SCV Food Pantry Executive Director Susan Caputo, left, accepts a donation from the Girl Scouts of Troop 2352 at the SCV Food Pantry in Newhall on Wednesday. The troop donated part of the money they earned selling more than 3,000 boxes of Girl Scout cookies this year. PHOTOS BY DAN WATSON / THE SIGNAL
These four scouts included Charlize Beato, 10; Amber Griffiths, 10; Sophia Rose Pennington, 10; and Kaitlyn
Deputies probe ‘threatening’ text
By Lorena Mejia Signal Staff Writer
threat directed at students of a local junior high school resulted in one student being detained, according to law enforcement officials. On Wednesday night, Rio Norte Junior High School staff became aware of a “threatening text message” that was received by a group of students. The Santa Clarita Valley Sheriff ’s Station was notified immediately and conducted an investigation, according to school officials. “The (sender of the) message threatened to harm approximately 11 students,” said Shirley Miller, spokeswoman for the SCV Sheriff ’s Station. During the investigation, the student told deputies it was merely a joke, but he was taken into custody on suspicion of criminal threat charges and later released to his parents, according to sheriff ’s officials. A complete threat assessment was also conducted by detectives throughout the night, Miller added.
“(Considering) current national incidents, such as the shooting at a Colorado school this week, we are very sensitive to any perceived threats that we are made aware of,” Miller said. After the investigation, deputies determined that it was safe for students to attend school the next day. To assure the situation was safe, the school principal sent an email to parents that same night. “We are grateful to the students and parents that brought the information to our attention, and to the Sheriff ’s Department for a swift response,” said Principal Audrey Asplund. “It is our desire to act out of an abundance of caution when it comes to student safety.” Miller advised parents to have a conversation with their children — if they haven’t done so already — about not saying things to others that threaten harm to other students or target a school. “All threats made by students, even if they’re joking, are treated as actual unless proven otherwise,” Miller said.
Berg, 9. They were rewarded with a trip to Disneyland with early park access, a special Girl Scout breakfast in Toontown and exclusive access to a few rides. “I want to sell more cookies so I can donate more to charity and support our troop at the same time,” Amber said. “I wouldn’t want to sell as many cookies if my Girl Scout sisters weren’t there with me.” Kaitlyn agreed, and attributed her success to her Girl Scout sisters’ encouragement, but her favorite part is “having a goal and being able to achieve it.” And while this may seem impressive on its own, it doesn’t stop there. Sophia Rose and Kaitlyn were two of the 39 girls in GSGLA who sold more than 2,000 boxes, and Sophia Rose went one step further, reaching the highest reward level and joining the 12 other Scouts who sold more than 3,000 boxes. At this level, she will become a GSGLA spokesperson and receive an exclusive, behind-the-scenes experience in Hollywood to prep for her media debut. Sophia Rose has thought up countless selling tactics, including persuading a man who was sure he didn’t want any cookies to buy some as gifts for his grandkids, as well as encouraging people to put the least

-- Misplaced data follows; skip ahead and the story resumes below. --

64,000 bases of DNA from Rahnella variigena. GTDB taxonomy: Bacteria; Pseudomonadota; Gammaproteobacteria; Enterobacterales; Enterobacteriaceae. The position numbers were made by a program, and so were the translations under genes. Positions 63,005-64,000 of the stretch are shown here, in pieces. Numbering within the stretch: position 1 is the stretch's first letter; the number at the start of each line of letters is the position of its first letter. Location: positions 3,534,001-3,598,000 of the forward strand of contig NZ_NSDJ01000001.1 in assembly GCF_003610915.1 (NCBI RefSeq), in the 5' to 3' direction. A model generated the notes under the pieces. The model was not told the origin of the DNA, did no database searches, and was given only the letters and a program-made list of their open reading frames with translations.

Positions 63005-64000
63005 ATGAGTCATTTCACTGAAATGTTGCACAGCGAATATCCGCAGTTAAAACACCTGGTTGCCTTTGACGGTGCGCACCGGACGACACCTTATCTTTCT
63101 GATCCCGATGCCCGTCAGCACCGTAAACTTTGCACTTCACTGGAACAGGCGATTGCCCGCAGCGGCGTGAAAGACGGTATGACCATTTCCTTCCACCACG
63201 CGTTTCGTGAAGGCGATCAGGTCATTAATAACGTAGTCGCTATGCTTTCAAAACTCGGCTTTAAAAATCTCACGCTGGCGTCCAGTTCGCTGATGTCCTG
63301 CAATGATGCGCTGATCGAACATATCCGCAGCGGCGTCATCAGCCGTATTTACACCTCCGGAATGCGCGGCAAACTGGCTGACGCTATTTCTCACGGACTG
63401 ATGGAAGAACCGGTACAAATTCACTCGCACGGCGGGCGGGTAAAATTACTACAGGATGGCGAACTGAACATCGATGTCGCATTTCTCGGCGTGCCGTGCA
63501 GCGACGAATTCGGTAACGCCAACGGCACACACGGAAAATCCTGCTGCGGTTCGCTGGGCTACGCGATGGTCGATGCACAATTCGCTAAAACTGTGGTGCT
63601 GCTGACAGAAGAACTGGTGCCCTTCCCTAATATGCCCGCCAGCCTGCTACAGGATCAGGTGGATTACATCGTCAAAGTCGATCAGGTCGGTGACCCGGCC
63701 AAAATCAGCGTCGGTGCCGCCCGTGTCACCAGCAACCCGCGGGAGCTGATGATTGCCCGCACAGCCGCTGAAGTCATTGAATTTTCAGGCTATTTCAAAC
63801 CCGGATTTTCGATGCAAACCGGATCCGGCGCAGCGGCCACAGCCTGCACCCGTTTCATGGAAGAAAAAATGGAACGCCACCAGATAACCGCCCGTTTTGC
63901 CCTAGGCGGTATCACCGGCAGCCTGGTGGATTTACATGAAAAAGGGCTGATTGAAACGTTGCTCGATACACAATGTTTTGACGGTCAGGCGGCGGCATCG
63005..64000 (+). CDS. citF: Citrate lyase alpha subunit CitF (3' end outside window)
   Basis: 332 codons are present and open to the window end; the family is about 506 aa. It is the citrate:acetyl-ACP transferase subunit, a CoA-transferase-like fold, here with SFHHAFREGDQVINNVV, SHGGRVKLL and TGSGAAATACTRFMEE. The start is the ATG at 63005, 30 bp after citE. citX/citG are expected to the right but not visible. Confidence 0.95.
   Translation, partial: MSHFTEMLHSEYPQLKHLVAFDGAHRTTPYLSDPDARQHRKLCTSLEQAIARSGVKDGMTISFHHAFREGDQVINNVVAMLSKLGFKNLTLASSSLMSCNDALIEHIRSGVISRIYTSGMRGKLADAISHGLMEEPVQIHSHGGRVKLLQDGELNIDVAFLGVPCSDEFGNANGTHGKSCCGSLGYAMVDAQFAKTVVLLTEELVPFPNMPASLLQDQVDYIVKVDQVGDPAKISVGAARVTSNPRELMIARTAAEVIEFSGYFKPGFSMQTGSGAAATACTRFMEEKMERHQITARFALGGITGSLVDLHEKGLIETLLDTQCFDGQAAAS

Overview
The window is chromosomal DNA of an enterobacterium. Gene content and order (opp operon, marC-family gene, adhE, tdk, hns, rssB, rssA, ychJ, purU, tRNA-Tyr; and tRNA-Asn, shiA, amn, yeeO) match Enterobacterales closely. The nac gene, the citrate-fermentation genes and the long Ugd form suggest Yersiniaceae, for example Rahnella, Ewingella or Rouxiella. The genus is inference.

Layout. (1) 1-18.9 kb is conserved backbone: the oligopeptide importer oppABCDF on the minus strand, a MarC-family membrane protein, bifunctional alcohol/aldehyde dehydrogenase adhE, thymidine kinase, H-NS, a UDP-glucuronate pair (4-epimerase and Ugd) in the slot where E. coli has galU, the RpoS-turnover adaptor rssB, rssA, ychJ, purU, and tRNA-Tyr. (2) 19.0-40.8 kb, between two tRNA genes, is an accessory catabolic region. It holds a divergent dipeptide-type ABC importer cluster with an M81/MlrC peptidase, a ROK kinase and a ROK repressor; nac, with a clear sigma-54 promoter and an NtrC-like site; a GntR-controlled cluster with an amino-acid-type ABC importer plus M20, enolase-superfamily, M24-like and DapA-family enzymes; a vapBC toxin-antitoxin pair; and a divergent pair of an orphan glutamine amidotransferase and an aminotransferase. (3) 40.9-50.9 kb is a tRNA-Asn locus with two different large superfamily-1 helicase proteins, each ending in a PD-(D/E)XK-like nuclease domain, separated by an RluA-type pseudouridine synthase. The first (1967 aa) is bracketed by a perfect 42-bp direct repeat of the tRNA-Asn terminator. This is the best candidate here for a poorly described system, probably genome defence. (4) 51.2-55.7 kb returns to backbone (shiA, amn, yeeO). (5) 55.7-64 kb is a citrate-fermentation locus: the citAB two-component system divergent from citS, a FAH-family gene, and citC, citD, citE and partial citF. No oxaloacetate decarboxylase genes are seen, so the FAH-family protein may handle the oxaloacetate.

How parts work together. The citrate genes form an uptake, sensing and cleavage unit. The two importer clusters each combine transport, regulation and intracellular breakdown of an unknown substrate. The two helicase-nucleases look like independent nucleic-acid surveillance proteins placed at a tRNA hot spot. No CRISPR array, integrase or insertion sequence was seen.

popular flavor, Toffee-tastic, and the new cookie, S’mores, in the microwave because they become “gooey and melty.” Although most of the girls admitted to being shy before they began selling cookies, they still said it’s their favorite time of year. “My favorite part of selling is being with my friends,” Charlize said. “But when people say no, it’s hard.” Her 8-year-old sister, Leila, agreed, and said she likes “when they say they’ll come back and then they actually do.” And it may seem like all fun and games, but cookie sales are an important part of fundraising for Troop 2352, and all of the proceeds generated from the cookie program will stay within the local council to support programs for Scouts in the community.
The success of the troop’s cookie sales also doesn’t mean that the importance of giving back to their community has been forgotten. In fact, the troop used 10% of the funds generated from the 10,207 boxes they sold to give each girl a chance to donate to a local charity of their choice. On Wednesday, the troop presented the SCV Food Pantry, 6-year-old Ella Dvorsky’s charity pick, their $75 donation check along with $125 worth of groceries. Last year, Ella chose to help an animal shelter, but this year, she said she wanted to “feed the people, too.” “When people don’t have food, they can’t live, and I don’t want people to die,” she said. In addition to the donations from the cookie program, the troop has also done service projects for the Castaic Animal Care Center, Sunrise Senior Living, Henry Mayo Newhall Hospital and The Gentle Barn.
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M AY 19, 2019
F R O M T H E M AY O R
Stay safe on Santa Clarita streets this summer By Mayor Marsha McLean
ike month is wrapping up in Santa Clarita. If you did not take advantage of the rides and excitement, don’t worry. Our beautiful trails and paseos are always there for your cycling enjoyment. Coupled with our new Pace Bike Share program, there has never been a healthier or more environmentally friendly way to get around. I encourage you to visit BikeSanta Clarita.com for more information on bike trails, safety tips and community cycling events in our City. Being more than halfway through the month of May also signifies that the end of the school year is nearly upon us. With schools out of session for the summer, I know families are